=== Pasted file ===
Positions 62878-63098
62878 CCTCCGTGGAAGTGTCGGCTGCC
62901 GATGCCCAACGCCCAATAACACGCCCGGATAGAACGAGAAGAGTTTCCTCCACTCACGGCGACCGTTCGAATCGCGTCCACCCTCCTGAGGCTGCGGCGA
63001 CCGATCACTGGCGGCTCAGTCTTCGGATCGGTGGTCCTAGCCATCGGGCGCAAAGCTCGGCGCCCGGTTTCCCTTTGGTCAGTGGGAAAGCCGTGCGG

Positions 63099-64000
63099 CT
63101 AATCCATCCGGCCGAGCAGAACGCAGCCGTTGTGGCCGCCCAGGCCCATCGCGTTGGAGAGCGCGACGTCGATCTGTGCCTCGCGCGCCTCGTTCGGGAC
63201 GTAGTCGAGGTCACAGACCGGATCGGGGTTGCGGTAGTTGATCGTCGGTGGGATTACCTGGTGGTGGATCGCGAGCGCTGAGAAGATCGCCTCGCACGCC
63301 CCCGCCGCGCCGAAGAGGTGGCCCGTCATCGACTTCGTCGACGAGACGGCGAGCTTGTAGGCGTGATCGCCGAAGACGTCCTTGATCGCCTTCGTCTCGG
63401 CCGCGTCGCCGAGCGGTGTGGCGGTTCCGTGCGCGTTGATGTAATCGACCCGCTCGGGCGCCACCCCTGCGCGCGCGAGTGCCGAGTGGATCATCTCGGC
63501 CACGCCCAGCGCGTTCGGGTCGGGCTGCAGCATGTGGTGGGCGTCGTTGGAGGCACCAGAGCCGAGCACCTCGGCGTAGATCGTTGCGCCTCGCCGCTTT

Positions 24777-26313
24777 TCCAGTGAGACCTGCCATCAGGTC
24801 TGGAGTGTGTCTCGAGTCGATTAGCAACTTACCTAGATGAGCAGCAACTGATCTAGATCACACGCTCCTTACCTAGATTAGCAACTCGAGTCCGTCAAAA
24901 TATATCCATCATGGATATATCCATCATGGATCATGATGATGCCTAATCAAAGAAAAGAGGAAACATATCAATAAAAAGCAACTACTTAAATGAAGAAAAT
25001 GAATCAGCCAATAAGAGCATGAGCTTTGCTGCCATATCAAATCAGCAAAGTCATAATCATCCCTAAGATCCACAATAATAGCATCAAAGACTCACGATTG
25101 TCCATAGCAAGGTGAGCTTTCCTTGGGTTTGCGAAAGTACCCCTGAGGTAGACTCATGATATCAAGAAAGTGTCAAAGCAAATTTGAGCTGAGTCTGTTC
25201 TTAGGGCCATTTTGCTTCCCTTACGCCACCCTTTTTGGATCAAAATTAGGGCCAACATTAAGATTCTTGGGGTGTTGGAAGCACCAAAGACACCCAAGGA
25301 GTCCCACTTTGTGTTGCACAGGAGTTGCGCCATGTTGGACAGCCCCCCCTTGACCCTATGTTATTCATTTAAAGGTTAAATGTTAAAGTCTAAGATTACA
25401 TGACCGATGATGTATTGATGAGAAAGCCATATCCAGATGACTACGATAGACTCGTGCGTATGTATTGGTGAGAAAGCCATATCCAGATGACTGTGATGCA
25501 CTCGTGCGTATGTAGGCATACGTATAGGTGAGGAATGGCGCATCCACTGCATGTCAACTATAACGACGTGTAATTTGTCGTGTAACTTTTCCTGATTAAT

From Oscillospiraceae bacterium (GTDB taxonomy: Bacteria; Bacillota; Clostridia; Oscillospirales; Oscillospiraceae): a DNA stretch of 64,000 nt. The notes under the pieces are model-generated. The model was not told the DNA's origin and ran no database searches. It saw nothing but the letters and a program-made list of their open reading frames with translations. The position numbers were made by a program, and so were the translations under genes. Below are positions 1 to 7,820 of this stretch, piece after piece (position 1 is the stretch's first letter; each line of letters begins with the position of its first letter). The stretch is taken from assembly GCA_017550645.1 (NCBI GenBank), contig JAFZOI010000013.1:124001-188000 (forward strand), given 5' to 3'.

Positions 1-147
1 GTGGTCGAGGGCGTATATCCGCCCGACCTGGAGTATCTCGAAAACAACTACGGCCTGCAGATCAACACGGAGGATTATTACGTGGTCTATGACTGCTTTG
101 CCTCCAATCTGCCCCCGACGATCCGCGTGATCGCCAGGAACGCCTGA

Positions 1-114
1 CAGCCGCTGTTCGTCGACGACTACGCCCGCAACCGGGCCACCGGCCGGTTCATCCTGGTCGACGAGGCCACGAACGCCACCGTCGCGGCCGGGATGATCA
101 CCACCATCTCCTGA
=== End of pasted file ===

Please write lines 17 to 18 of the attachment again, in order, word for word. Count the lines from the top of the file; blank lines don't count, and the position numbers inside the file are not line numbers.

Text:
25101 TCCATAGCAAGGTGAGCTTTCCTTGGGTTTGCGAAAGTACCCCTGAGGTAGACTCATGATATCAAGAAAGTGTCAAAGCAAATTTGAGCTGAGTCTGTTC
25201 TTAGGGCCATTTTGCTTCCCTTACGCCACCCTTTTTGGATCAAAATTAGGGCCAACATTAAGATTCTTGGGGTGTTGGAAGCACCAAAGACACCCAAGGA